Brazilian Entrepreneurship Reality: A Trilogy of Imitation, Invention and Innovation

Eric Charles Henri Dorion, Eliana Andrea, Pelayo Munhoz, Cristine Hermann
  • February 2012, InTech
  • DOI: 10.5772/36088

Brazilian Entrepreneurship Reality: A Trilogy of Imitation, Invention and Innovation

What is it about?

There are a lot of discussions on the characteristics of the successful businessman, who contributes to development of the economy through wealth creation. There are many authors who talk about such businessman as someone innovative, creator of differences, creative in services or business, or else. For theses reasons it is intended to study the entrepreneurial and innovative dimensions, more precisely in a Brazilian context, discussing innovation from the inside in a business perspective. From this discussion, it is our objective to demonstrate that Brazilian people are either entrepreneurs or inventors but not so innovative. On one hand, there is a clear perception related to new business opportunities but most of them are in an imitation process of existing businesses. On the other hand, Brazil is offering an extensive network of incubators that create inventors instead of entrepreneurs. This chapter shows an extended bibliographic research about different concepts that various authors have related to entrepreneurship and innovation in order to consequently, discuss such concepts, comparing them to data from researches on Brazilian entrepreneurs about innovativeness of their business. Pirich et al. (2001) mentions that observing innovation jointly with entrepreneurship are consequent on three key elements: economical conditions and encouraging incentive of business behavior; sophistication and efficiency in generating and spreading knowledge and the proper capability of companies, employees, and individuals. The ANPROTEC (2006) literature demonstrates that entrepreneurship and innovation refer to a stimulus or support in the creation process of new ventures; it also refers to the preparation of people to act in new market shares, proposition of new ways to take profit of regional potentialities as well as local qualities to create new products and services, involving a community to discuss forms of economical empowerment for its region and create a favorable environment to emerge creative ideas that may generate in new businesses. Schumpeter (1934) mentions that entrepreneurship behavior is a configuration of competitiveness in search of combinations of elements that generate innovation. For Drucker (1985), innovation is a specific instrument for entrepreneurs in a way to explore changes as an opportunity for a different business or services. Entrepreneurs must deliberatively look for innovation sources, changes and their symptoms, which indicate opportunities so that innovation can happen and be successful. Throughout times, Schumpeter’s (1934) point of view became predominant: the entrepreneur is the engine to move the economy forward, the agent of innovation and changes, able to trigger economical growth. This is very important, because it means that communities, through their entrepreneurial activity, may have the initiative to lead and coordinate efforts for their own economical growth. There is a possibility to change economical and social stagnation curve by inducing innovative activities, capable of joining economical and social values (Dolabela, 1999:54). The entrepreneur is the agent of creative destruction process. It is a fundamental impulse to start and keep on going the capitalist engine, constantly creating new products, new markets, and, implacably, overcoming old methods less efficient and more expensive (Schumpeter, 1934). Innovation emerges to entrepreneurs as advantages from the point of view of economical prosperity. It allows developing new products or services for the market as well as it stimulates interest in investing in newborn businesses. This chapter initially presents various concepts throughout time related to entrepreneurship and innovation. Then it discusses imitation as a form of entrepreneurship from many authors’ points of view and afterwards, it presents the challenges for entrepreneurship in Brazil. It shows figures related to new businesses, their importance for the economy in this country and after that presents some data related to innovation in the industry. It has the objective to confront the profile of the most common behavior in Brazilian industry. As a result of various researches realized, it is possible to demonstrate that Brazilian entrepreneurs are either, in most cases, in a deliberate imitation process of existing businesses, or engaged in an incubating process based on product invention, still with a poor innovative profile. These conclusions allow discussing entrepreneurship concepts presented by several authors that mostly tend to characterize the entrepreneur as someone who is primarily active but not necessarily very creative, innovative.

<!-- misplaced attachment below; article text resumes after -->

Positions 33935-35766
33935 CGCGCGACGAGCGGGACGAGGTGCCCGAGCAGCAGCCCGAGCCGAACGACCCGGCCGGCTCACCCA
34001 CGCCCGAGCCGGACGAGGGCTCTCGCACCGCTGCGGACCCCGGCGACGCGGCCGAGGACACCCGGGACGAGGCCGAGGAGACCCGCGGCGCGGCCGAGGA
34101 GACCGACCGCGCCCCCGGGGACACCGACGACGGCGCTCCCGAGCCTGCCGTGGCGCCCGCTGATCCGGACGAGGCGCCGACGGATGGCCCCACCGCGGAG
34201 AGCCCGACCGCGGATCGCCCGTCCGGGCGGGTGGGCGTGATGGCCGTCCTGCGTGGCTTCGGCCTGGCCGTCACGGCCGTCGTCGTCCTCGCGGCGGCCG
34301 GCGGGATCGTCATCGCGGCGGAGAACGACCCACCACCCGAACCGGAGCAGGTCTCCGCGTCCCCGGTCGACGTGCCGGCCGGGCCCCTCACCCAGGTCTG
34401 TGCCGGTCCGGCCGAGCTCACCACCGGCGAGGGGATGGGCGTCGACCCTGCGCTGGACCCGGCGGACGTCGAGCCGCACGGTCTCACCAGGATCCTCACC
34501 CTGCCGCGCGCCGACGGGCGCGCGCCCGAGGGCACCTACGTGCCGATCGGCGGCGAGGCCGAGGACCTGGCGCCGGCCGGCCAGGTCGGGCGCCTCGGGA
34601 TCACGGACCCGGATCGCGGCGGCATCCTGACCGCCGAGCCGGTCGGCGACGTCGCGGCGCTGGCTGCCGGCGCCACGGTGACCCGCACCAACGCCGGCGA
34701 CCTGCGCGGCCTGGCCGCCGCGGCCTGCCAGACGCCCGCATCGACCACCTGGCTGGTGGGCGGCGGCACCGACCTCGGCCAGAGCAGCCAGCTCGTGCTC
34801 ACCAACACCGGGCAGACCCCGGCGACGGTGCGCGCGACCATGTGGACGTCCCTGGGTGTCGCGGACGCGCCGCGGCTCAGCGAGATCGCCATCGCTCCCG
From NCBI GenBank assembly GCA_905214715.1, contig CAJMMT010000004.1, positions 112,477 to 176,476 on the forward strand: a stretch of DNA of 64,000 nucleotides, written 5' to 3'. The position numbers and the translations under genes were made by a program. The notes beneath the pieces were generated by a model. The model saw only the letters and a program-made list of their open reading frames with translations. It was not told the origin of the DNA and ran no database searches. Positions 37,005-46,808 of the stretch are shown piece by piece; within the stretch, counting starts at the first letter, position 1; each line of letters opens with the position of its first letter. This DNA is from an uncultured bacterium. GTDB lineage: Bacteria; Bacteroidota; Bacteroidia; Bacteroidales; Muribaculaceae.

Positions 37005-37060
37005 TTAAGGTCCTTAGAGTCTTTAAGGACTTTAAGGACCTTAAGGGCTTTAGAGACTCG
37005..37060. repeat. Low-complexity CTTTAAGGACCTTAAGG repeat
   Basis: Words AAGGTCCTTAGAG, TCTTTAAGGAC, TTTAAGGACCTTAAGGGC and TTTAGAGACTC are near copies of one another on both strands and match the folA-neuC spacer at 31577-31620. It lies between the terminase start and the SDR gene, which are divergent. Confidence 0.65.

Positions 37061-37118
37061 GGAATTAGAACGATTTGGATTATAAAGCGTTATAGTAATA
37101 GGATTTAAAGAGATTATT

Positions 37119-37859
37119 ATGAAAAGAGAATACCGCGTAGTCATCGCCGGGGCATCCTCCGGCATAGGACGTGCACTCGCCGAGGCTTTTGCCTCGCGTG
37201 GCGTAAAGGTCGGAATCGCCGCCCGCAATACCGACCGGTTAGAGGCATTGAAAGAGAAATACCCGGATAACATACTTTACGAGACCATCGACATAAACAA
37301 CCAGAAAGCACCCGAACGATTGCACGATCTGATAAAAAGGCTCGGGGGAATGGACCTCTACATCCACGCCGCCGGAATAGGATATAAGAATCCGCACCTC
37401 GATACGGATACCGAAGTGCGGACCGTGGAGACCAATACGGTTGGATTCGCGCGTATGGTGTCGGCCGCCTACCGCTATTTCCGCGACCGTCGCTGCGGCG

The following have contributed to this page: Dr Cristine Hermann Nodari, Dr Pelayo Munhoz Olea, and Dr Eric Charles Henri Dorion